飾り樽 Kazaridaru – Sake barrels at Shinto shrines

Visit any Shinto shrine in Japan and you’ll notice barrels of rice wine on display. These wooden sake barrels known as sakedaru (酒樽) wrapped in straw blankets are stacked and bounded together by rope on a wooden frame.

The decoration of barrels known as kazaridaru signifies a spiritual connection and relationship between brewers and shrines for prosperity. Most brewers donate these sake barrels to shrines for Shinto ceremonies, rituals and festivals. Japanese believe that sake acts as a symbolic unification of Gods and people.

The origin of sake in Japan dates back to around 300 BC as the drink of the Gods. Polished rice is washed and cleaned before steamed. Yeast is later added onto the rice and allowed to ferment. The fermentation process is continued with series of incubation, heating and cooling before alcohol is produced. Traditional sake brewing is no longer in practice as production process has improved to increase yield and reduce brewing time. Today, there are over 1,500 sake manufactures in Japan.

In some of Japans oldest texts the word used for sake is miki (神酒),written with the characters for ‘god’ and ‘wine.’ People would go to a shrine festival and be given rice wine to drink, and they would feel happy and closer to the gods.”

These days, the word o-miki (お神酒) is reserved for rice wine used in Shinto rites and festivals. Sipping a cup is still a prayerful act of symbolic unification with the gods. Shinto shrines and sake manufacturers maintain a symbiotic relationship, in which the shrines conduct rites to ask the gods for the prosperity of the brewers, and — this is where the barrels come in — the brewers donate the sake that shrines need for ceremonies and festivals.

Smaller shrines usually get their o-miki from local sake companies, but two shrines, Meiji Jingu in Tokyo and Ise Jingu in Mie Prefecture, look after the entire national product by accepting donations from every rice-wine brewer in the country. There are about 1,800 sake manufacturers in Japan.

Rice wine is not normally stored in barrels because it picks up too much of the taste and smell of the wood. But a short stay gives the sake a pleasant woody aroma, so upon request brewers fill barrels (from a steel tank) a few days in advance of festivals and other special occasions.

One of those sake barrels, which are called komodaru (薦樽). (Komo is the woven straw wrapped around the staves.) holds four to (斗) (an old measure), or 72 liters (a standard komodaru).

Generally, a brewer provides just one bottle, or an empty barrel for display. The kimochi (気持ち) (gesture) is important, because asking for or giving more sake than is actually needed would be mottainai (勿体無い) (wasteful).

This strikes me as an example of traditional Japanese values: Shinto gods don’t make unreasonable demands of people, and people show respect for the natural world inhabited by Shinto gods by avoiding waste.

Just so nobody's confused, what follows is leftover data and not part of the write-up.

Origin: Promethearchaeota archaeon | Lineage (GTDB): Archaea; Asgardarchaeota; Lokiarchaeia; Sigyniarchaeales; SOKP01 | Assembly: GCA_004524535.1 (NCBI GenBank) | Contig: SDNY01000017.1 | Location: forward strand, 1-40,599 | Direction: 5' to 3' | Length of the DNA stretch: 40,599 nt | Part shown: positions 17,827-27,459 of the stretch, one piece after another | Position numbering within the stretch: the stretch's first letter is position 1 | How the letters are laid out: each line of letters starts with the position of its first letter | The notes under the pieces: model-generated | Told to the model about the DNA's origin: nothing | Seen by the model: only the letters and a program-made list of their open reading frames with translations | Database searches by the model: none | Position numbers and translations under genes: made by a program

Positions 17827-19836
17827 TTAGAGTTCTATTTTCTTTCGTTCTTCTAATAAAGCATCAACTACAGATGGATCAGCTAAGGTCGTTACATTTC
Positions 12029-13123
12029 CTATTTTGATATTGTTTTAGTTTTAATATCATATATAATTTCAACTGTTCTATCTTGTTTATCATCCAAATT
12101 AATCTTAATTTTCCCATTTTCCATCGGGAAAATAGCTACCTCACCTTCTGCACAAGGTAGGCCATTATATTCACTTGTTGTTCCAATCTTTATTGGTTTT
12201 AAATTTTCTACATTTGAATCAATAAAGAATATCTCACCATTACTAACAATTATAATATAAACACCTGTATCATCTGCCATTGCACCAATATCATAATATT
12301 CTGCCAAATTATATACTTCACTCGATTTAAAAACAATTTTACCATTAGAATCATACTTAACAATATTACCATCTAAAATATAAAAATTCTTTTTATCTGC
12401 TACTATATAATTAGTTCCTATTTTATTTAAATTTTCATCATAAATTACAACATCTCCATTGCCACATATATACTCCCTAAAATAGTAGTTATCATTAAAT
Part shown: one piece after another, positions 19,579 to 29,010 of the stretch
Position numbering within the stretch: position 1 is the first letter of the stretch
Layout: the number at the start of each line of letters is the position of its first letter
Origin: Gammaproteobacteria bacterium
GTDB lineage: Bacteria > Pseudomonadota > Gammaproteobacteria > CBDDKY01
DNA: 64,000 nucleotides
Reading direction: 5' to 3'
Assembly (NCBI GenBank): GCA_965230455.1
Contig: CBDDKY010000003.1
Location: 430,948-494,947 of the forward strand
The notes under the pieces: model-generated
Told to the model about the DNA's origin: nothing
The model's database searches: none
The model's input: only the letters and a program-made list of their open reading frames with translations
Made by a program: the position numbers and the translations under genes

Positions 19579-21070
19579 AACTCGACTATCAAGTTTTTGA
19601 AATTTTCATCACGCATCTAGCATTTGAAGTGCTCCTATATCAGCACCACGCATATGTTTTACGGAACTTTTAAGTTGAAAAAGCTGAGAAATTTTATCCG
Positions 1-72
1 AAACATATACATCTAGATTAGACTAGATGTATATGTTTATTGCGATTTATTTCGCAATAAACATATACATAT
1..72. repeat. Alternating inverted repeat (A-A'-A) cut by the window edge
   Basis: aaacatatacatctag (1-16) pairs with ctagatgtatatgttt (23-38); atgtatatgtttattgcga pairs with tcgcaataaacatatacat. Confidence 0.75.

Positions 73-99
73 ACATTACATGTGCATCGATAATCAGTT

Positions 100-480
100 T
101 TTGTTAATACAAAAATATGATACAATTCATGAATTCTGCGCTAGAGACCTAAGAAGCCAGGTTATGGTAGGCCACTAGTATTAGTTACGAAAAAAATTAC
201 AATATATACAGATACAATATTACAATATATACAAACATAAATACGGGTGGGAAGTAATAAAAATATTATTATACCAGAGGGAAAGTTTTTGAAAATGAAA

12年09月04日 靖国神社

12年09月04日 靖国神社

12年09月04日 靖国神社

12年09月04日 靖国神社

12年09月16日 明治神宮

12年09月16日 明治神宮

12年09月16日 明治神宮

12年09月16日 明治神宮

12年09月16日 明治神宮

12年09月16日 明治神宮

12年09月16日 明治神宮

12年09月16日 明治神宮

飾り樽 Kazaridaru

足利学校 Ashikaga Gakko

Ashikaga Gakko, meaning Ashikaga School is well-known as the oldest academic institution. It is located in Ashikaga city, Tochigi prefecture, about 70 km north of Tokyo and about 70 km south of Nikko. So, Ashikaga would come handy if you plan your trip further to Nikko.

There are controversies about the origin of it, but it is said to have been established ca. 832 in the Heian period by Ono no Takamura and restored in 1432 by Uesugi Norizane, the lord of Ashikaga.

In the 1500s more than 3000 students came to study Confucianism, Chinese Medicine and Divination. The famous library contains more than 12000 volumes ( mostly in Chinese ) and some of Japan’s oldest historical documents,

Missionary Francisco Xavier reported in 1549 the Ashikaga School as the largest and most famous university of Japan.

After the Meiji Restoration in the late 1800s the school was disestablished. After 1990 several wooden buildings including the former student living quarters, classrooms and the library were restored and today the school is under the direction of Ashikaga city board of education.

Now the Ashikaga Gakko has beautiful gardens and lovely, peaceful grounds to walk around.

Inside the school visitors can enjoy videos of the school’s history and challenge the School Kanji tests ( I did and found it pretty hard ) and join a program reading Analects of Confucius aloud.

In the Ashikaga Flower Park you will find 1000-square-meter gigantic wisteria trellises and a 80-meter-long wisteria tunnel.

Entrance Gate. The Kanjis mean 'School'

Entrance Gate. The Kanjis mean ‘School’

Statue of Confucius

Statue of Confucius

Garden area in the school area

Garden area in the school area

Confucius statues

Confucius statues

Students brooding over the challenging Kanji Teasts

Students brooding over the challenging Kanji Tests

The school seen from the street
The school seen from the street